Around 20 to 30 years ago, we all thought carbon pricing was going to be the main policy lever. The Kyoto Protocol was a global agreement in the early 90s, where we’re going to basically have a globally constraint, we could emit so much carbon emissions. And the way that we’re going to do that is effectively say, the world can emit so many tons of carbon emissions, and we’re going to sit and achieve that we’re going to set a price on carbon. And then the way to achieve these targets is if you price something, it then becomes a marginal benefit. If you’re getting more benefit out of the cost of the carbon – you will emit it, if not – you won’t emit it. But since then, unfortunately, climate change has fallen victim to a bit of political football, the use of a better term, and so we’ve had the Kyoto Protocol, then we’ve had that open Copenhangen Climate Summit, then we’ve had the Paris agreement as the three big ones have all tried to create global climate agreements, which would then hopefully end up in a global carbon price. We do have some carbon prices going around the world. The European systems are a major one, there’s carbon pricing in New Zealand, there is carbon pricing in California, there’s some other in the northeast of the US. Technically, there is a carbon price in Australia. We thought carbon pricing was going to be the ultimate tool but unfortunately, we haven’t quite got there on a global scale.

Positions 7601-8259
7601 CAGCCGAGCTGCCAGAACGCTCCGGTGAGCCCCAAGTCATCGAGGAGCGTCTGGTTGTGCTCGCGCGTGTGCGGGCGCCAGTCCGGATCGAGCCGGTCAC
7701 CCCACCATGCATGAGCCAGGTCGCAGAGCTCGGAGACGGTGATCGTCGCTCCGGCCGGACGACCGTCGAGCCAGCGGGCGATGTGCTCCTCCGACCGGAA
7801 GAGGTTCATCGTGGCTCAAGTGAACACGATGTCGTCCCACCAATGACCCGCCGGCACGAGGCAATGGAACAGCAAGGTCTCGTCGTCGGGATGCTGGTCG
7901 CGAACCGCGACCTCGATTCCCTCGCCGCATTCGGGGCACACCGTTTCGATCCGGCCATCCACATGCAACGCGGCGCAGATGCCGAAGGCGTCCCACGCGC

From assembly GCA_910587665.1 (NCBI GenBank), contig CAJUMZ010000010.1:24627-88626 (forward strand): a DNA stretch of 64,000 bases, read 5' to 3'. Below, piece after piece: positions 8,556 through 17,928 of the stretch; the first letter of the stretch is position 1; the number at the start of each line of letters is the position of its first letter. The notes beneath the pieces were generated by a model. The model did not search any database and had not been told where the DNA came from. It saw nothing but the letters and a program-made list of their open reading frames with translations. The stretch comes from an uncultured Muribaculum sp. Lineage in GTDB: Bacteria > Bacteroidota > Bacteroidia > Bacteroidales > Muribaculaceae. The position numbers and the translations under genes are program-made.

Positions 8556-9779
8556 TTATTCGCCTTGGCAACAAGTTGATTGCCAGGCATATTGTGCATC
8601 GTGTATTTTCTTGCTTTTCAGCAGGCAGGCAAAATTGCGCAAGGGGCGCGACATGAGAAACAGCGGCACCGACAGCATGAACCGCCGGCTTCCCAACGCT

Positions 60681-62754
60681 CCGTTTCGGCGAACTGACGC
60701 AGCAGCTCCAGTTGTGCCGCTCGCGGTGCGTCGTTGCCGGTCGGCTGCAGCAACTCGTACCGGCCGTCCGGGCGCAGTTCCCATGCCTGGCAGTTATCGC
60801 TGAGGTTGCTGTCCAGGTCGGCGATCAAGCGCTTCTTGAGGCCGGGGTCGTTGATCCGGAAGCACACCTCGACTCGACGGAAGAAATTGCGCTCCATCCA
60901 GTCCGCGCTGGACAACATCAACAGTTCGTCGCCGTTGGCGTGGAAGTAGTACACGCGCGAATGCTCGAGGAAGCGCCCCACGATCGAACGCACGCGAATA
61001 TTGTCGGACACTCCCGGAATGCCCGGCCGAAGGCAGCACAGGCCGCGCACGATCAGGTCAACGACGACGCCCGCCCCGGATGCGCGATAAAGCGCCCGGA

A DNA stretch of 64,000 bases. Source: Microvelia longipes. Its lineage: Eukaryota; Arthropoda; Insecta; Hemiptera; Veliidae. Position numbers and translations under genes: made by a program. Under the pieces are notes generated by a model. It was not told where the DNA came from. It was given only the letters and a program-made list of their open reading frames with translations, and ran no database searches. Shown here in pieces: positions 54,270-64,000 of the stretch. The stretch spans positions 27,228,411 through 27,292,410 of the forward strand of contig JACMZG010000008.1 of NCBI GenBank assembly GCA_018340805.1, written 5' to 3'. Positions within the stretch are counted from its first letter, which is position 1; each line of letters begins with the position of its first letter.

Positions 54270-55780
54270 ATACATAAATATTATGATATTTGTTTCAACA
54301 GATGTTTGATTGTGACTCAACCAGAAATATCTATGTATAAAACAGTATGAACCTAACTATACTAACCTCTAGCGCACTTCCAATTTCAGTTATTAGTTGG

Why do you think the pricing on carbon hasn’t worked so well?